Skip navigation
Brigham Young University
CS Department Department of Computer Science

Tips for Graduate Writing: Proposals

Grad Student Handbook

Before you begin, make sure you review the guidelines on proposals in the Graduate Handbook. Follow the organization described there.


The introduction section should clearly lay out what the problem is and why it's important. Don't leave out that last part--plenty of work has been done solving unimportant problems.

As part of the introduction, you may also have to explain some basic concepts to the reader who may not be an expert in your particular area of CS. How much is enough? For me, the answer is, "enough that the reader can understand and appreciate your thesis statemet when they get to it".

Literature Review

Your proposal should also review the relevant (emphasis on relevant) literature that pertains to your intended research. You will also include an annotated bibliography, so don't feel you have to describe every paper you've ever read on the subject. Don't write one paragraph saying, "FamousGuy did this..." and another saying, "BigCheese did that..." Instead try to tell a story: "FamousGuy first proposed a system for doing such a such using Method A. BigCheese built on that by adding Methods B and C. Kahuna pointed out the weakness in Method B and proposed instead to use Method D", and so on. Each of these can be expanded to a paragraph or two if necessary. Another approach is to use a thematic organization of the field: "Some researchers have used Method A (FamousGuy, Big Cheese, Kahuna), which has the advantage of blah, blah but requires yada, yada. Others have used Method E (OldProf, ViciousRival), which addresses these shortcomings but instead requires blah." Even if this does devolve to "Person A did Method B", at least try to organize it for the reader.

When writing the literature review (or background sections for papers), keep in mind the following three goals:

  1. You want the reader to be convinced that you've done your homework and are familiar with existing literature. In other words, your stuff is new and placed in appropriate context.
  2. You want to pay homage to those who came before you. Your literature review should give credit where credit is due and recite appropriately the litany of past work. (This is most important for papers--the person whose work you leave out is almost certainly by some cosmic law going to be asked to review your paper. I say this from personal experience.)
  3. You want to educate your reader. Use the literature review to teach them what they need to know in

Your Thesis Statement

Webster's defines a "thesis" as "a long essay or dissertation involving personal research, written by a candidate for a college degree". However, it also defines it as "a statement or theory that is put forward as a premise to be maintained or proved". The latter is the correct way to thing about your thesis statement: what you intend to show, prove, or demonstrate by your research.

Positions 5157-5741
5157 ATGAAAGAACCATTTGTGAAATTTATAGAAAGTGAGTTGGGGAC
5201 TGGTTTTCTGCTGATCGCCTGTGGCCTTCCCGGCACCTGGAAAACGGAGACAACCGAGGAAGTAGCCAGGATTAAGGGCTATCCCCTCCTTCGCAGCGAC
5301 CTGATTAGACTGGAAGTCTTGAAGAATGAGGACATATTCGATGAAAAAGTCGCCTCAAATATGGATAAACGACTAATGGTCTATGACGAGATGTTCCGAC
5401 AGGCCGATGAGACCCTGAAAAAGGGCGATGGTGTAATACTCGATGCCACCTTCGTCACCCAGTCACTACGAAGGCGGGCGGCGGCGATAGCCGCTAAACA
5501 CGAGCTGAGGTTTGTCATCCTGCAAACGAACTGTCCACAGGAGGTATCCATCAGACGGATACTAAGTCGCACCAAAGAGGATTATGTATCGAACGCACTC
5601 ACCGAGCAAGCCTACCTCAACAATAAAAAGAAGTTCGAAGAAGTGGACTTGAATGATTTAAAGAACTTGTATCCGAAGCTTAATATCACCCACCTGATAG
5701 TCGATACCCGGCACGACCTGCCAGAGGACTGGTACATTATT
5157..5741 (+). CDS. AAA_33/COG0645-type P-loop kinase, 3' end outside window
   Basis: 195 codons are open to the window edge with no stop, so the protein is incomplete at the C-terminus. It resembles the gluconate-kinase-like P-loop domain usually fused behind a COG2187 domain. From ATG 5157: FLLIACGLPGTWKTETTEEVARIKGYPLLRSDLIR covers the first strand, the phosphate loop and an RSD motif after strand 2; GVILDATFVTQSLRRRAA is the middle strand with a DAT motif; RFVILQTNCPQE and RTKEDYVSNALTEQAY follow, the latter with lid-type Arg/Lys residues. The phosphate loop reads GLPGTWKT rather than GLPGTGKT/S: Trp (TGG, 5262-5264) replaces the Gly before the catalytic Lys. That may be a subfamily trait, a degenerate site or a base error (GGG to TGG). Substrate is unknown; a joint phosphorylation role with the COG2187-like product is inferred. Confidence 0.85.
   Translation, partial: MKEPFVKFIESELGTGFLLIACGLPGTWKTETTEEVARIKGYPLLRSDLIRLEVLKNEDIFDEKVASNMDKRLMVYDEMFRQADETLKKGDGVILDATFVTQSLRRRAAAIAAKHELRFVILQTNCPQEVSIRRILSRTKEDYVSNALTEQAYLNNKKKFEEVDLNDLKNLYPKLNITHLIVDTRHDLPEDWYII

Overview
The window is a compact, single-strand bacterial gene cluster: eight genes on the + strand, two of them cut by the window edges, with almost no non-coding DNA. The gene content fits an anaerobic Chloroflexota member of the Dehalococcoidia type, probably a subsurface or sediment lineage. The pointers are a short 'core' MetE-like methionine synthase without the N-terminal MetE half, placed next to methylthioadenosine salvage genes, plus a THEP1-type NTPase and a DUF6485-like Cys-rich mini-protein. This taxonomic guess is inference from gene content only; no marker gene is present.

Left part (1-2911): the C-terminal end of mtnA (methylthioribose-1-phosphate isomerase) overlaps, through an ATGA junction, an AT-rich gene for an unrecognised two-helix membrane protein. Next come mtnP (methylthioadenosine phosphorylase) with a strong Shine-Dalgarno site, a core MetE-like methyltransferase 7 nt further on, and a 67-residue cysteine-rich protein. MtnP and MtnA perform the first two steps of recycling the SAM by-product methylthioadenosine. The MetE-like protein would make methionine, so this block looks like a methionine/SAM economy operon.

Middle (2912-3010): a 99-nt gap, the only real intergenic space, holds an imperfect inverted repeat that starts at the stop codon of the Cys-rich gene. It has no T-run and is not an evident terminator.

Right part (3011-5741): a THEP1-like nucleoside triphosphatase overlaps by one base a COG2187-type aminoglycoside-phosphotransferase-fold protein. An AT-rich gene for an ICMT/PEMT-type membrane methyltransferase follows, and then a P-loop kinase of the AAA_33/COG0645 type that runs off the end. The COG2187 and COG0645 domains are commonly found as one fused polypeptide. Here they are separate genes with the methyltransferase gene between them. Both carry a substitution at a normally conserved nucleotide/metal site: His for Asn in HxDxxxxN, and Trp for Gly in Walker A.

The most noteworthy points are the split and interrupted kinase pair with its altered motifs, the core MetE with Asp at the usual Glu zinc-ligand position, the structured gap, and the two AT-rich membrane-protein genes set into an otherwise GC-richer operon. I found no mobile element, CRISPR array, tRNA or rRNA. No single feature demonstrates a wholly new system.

It is common for "thesis statement" to be misinterpreted to mean a statement of what you intent to do for your thesis. It is not that! When you find yourself describing what you will do rather than what you will show, you've lost track.

Here's another way to think about a thesis statement. Most papers you read include a background or literature review section that includes things like, "FamousGuy (1960) showed/demonstrated/proposed ____." Some day, you'll be the one whose work is being cited. How do you want them to fill in this blank? That's your thesis statement.


The goal of the methods section is to lay out a plan of attack on the problem sufficient to convince your committee that it has a chance of succeeding. This is to avoid the "Here's a great problem, but I don't have a clue how to solve it" proposal.

Obviously, though, many of the details of your methods are still to be worked out--that's why it's a proposal and not a full thesis at this stage. Don't worry if the exact methods aren't certain just yet, but at least have an idea how to approach it.

Means of Evaluation

This is one of the most overlooked parts of a thesis. Besides just implementing a solution to the problem you're working on, you have to be able to assess how well that solution worked. Is it better than previous methods? Faster? Cheaper? More usable? Remember your thesis statement: what do you intend to show? Not just do, but show. How do you plan to show it? Implementing something is usually part of it, but once implemented, how do you demonstrate what you intended to?

Last modified: April 30, 2007. Maintained by Bryan Morse.

Copyright © 1994-2005. Brigham Young University. All Rights Reserved. XHTML CSS 508